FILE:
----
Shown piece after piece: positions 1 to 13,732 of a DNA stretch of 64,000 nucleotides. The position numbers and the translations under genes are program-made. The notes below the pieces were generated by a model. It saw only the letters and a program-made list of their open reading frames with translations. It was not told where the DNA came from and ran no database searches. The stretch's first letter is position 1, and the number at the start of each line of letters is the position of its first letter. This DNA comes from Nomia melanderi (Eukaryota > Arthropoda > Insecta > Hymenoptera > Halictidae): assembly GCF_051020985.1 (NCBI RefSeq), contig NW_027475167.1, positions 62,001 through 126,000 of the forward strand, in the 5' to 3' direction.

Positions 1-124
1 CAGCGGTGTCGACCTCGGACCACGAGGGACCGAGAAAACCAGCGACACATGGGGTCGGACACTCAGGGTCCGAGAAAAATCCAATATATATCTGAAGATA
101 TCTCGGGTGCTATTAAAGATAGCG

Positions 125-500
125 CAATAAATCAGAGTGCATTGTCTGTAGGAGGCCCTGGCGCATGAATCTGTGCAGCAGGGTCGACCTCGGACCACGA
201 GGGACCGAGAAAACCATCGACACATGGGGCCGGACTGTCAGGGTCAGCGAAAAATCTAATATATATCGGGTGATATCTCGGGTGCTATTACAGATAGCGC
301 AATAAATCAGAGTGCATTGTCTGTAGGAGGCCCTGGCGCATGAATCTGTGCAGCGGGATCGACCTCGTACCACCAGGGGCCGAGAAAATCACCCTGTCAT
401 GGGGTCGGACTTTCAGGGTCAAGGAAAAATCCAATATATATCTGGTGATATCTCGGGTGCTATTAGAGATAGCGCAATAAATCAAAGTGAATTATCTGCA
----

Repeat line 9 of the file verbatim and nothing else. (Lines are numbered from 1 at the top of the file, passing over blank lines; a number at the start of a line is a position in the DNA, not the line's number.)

401 GGGGTCGGACTTTCAGGGTCAAGGAAAAATCCAATATATATCTGGTGATATCTCGGGTGCTATTAGAGATAGCGCAATAAATCAAAGTGAATTATCTGCA